Botham’s Ashes film has some great lessons on leadership and team-work
Posted on 11 May 2011 | 11:05am
Someone calling himself James Hacker asked me on twitter this morning if I was more obsessed about politics or sport. It’s a close call. I’m certainly having a sporty week so far. Last night cricket. Shortly heading to the Emirates for a speech. Tonight the Sport Industry Awards, as a member of the judging panel. At the weekend I am doing a charity gig at the Cup Final and then heading to Middlesbrough to play in a fundraiser for former Burnley player Gary Parkinson. Oh, and I’m writing this whilst pedalling away on my wattbike.
I think people in politics can learn a lot from sport, in particular in relation to issues of leadership, strategy and teamwork.
That is one of several reasons I was thrilled to be asked to chair a q and a of three top sportsmen last night after the premiere of From The Ashes, a superb documentary about the 1981 England v Australia Test series.
It has at its heart the story of the remarkable comeback by Ian Botham, sacked as captain after two disastrous Tests, in one of which he got the only ‘pair’ of his Test career, then responsible for some of the greatest acts of batting and bowling in history as he helped turn a one match deficit into a 3-1 triumph.
We were joined on the panel by Bob Willis and David Gower, and film-maker James Erskine. I hope someone puts the discussion online because all of them had some really interesting insights about past, present and future. Willis is not happy about the ‘three captains’ to match the three lions.
Botham was on great form – reflective, analytical, funny, almost mellow for him. I managed to provoke Willis into a good political rant, in which he delivered the funniest line of the night – John Major was one of our greatest ever PMs – and David Gower was just brilliantly David Gowerish – warm, self deprecating, insightful. I asked Willis if he minded that 1981 was known as Botham’s Ashes, given he also bowled out of his skin to claim 8 wickets for 43 in one of the most remarkable spells in history. He said he was used to being Both’s stooge. The friendship between them was clear though, and strong.
I hope the DVD is a success, and not just because it helps raise money and profile for Leukaemia and Lymphoma Research. Oh, and if you text BEEFY to 70099 you donate 3 quid to the charity. Go on.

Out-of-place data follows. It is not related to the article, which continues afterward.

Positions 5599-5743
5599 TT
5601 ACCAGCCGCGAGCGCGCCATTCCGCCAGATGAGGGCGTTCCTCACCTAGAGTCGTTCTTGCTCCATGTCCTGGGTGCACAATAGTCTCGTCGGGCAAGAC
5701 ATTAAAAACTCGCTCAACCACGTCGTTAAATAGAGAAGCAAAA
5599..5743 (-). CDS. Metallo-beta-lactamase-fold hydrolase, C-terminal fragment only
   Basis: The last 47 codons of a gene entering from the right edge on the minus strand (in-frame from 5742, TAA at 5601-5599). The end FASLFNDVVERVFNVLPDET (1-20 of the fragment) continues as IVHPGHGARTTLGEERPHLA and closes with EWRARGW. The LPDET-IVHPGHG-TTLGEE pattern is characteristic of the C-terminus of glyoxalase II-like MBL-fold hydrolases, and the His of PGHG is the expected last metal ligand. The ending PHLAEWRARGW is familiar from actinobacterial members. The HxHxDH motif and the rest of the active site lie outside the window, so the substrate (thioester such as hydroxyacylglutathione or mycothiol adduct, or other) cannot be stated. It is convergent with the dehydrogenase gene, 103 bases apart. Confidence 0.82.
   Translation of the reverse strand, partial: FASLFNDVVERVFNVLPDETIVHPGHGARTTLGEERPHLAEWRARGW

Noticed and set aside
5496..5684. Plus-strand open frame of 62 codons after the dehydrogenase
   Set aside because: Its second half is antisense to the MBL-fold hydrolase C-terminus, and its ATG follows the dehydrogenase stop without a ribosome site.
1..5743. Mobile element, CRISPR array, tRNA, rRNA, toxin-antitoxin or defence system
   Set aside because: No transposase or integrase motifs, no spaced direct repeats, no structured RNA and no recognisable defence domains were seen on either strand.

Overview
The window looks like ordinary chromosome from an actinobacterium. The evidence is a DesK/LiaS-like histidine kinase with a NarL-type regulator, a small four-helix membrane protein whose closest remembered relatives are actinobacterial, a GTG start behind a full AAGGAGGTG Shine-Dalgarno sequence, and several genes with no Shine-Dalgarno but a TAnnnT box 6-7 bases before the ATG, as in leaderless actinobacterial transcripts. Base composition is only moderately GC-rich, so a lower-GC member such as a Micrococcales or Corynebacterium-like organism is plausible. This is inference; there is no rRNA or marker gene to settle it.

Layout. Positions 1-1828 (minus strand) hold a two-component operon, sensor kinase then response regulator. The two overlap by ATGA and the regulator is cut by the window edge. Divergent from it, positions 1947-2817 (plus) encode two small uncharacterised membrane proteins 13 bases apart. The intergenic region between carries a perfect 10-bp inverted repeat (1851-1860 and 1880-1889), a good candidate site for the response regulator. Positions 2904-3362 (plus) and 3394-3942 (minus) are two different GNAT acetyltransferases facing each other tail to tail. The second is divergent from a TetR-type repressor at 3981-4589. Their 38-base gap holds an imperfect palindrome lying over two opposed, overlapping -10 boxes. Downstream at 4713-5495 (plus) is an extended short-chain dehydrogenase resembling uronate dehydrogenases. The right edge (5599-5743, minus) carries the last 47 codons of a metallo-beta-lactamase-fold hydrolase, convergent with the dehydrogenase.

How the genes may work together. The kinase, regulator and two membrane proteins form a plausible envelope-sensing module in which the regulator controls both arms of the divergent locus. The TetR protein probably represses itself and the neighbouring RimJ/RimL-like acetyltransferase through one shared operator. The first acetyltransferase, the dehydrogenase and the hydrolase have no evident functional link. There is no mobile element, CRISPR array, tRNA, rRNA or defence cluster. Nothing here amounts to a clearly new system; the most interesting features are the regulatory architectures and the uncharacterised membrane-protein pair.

For me the real theme of the film is leadership. Botham is without doubt a leader of men, in that he can move and inspire and step up to a challenge. But that does not make him someone automatically capable of being THE leader, the captain.
He was replaced as captain by Mike Brearley, a cerebral foil to Botham’s instinct and passion. Interviews with the Aussies revealed that they considered Brearley to be something of a joke. He was not a great batsman, bowler or fielder. He was old for a top flight sportsman. He ran oddly. To an Aussie ear, he spoke oddly. But his opposite number Kim Hughes only belatedly realised Brearley was a true leader. He said the turning point of the series was Botham losing the captaincy, Brearley taking over and letting Botham have his head.
The England captain, he said with a smile, ‘had nothing going for him apart from being intelligent’.
Hughes was one of the real stars of the film. The lack of support he received from Rodney Marsh and Dennis Lillee still clearly hurts him to this day. The footage of his tearful resignation as captain had a fair few close to tears last night. The panel was interesting on how they exploited these divisions – Botham by ‘sledging’, Brearley (according to Gower) by analysing strategic weakness.
Hughes also had a fascinating insight into how a negative media can play an active role in sports strategy. He said his basic approach was to try to keep Botham in his box ‘and the English media would do the rest.’ It worked until the third test.
Botham and I are at very different ends of the political spectrum. But I have got to know him well through working together for the charity, and for all the bombast and banter, I never talk to him without hearing something worth hearing. We went out for dinner afterwards and in between the sporting chat we managed to solve the Middle East, democratise North Africa and bring stability to Pakistan. Or at least Ian thought we did.
Meanwhile I am nearing one of those head in towel moments all of us in politics and sport face from time to time. It looks like Alan Sugar and I are heading for a last-day-of-season play off for the Football Focus Premier League predictions title. I have skipped PMQs. The formbook lies open. Sport is beating politics today Mr Hacker.